Further down the page, nestled between largely sensible articles from an Irish Cancer Society representative and a dietician, Dr. Aileen O’Kane, now an Ayurvedic practitioner tells us that “if the digestive system is overtaxed the immune system is compromised and can’t gobble up the cancer cells that the body is always producing, the way it normally would”, and in a nod to the thoroughly debunked “alkaline diet” craze, that “Many people who have cancer have excess acid in the body.” The conclusion, highlighted for you in a section of its own, is to “keep acidic foods to a minimum”. O’Kane believes that any illness, including cancer, is the body’s warning sign that our lives are out of balance.

Our lives aren’t the only things suffering from a lack of balance – increasingly, in the name of journalistic balance, legitimate and accurate information is overshadowed by misleading quotes and scaremongering by those brought in to “balance” the piece. It’s one thing to include dissenting opinions when discussing the latest trend in fashionable shoes, or whether some movie lives up to the hype, but medical science isn’t about which opinion is more popular or compelling, it’s about evidence.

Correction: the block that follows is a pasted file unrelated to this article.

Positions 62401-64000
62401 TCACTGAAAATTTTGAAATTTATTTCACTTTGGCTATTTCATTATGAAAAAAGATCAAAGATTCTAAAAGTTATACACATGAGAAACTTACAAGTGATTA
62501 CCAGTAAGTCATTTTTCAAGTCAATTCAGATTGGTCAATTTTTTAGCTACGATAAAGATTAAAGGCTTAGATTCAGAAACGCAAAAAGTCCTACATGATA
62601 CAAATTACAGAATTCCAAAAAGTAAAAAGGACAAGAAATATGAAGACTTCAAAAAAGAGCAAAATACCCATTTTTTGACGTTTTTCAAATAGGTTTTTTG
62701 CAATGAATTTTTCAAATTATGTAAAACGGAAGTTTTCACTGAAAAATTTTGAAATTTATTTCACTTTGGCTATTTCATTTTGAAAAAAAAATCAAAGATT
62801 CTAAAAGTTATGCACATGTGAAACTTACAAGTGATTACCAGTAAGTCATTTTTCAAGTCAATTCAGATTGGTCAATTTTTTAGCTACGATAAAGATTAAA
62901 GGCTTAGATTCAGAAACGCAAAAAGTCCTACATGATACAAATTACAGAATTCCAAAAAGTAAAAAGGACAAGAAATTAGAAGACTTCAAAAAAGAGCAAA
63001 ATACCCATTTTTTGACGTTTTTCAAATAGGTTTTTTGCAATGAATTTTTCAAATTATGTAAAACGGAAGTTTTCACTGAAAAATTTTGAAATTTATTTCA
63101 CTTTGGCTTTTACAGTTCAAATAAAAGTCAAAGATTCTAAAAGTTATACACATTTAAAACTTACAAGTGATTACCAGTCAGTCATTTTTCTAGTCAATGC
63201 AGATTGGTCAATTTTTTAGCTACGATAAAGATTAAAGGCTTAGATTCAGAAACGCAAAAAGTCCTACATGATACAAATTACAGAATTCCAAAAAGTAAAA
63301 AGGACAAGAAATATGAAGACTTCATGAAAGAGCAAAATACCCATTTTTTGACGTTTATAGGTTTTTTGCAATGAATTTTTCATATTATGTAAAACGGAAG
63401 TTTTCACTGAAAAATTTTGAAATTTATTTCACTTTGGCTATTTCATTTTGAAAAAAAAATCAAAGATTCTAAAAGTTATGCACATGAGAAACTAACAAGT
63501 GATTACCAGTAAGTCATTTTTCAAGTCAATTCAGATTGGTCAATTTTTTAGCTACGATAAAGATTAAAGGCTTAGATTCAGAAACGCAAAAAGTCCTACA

These articles might pay lip service to the lack of evidence by saying things like “still up for debate” or “Dr. Someone  believes that”, but placing these articles next to pieces by legitimate medical professionals lends them a degree of credibility which they often don’t deserve. When articles like these are published, the trust that is placed in well-respected and nationally read newspapers such as The Irish Independent is extended to the people who make claims about alternative therapies. They are claims that shouldn’t be trusted, claims for which they should have to provide evidence – but the mere fact of publication often means they don’t have to.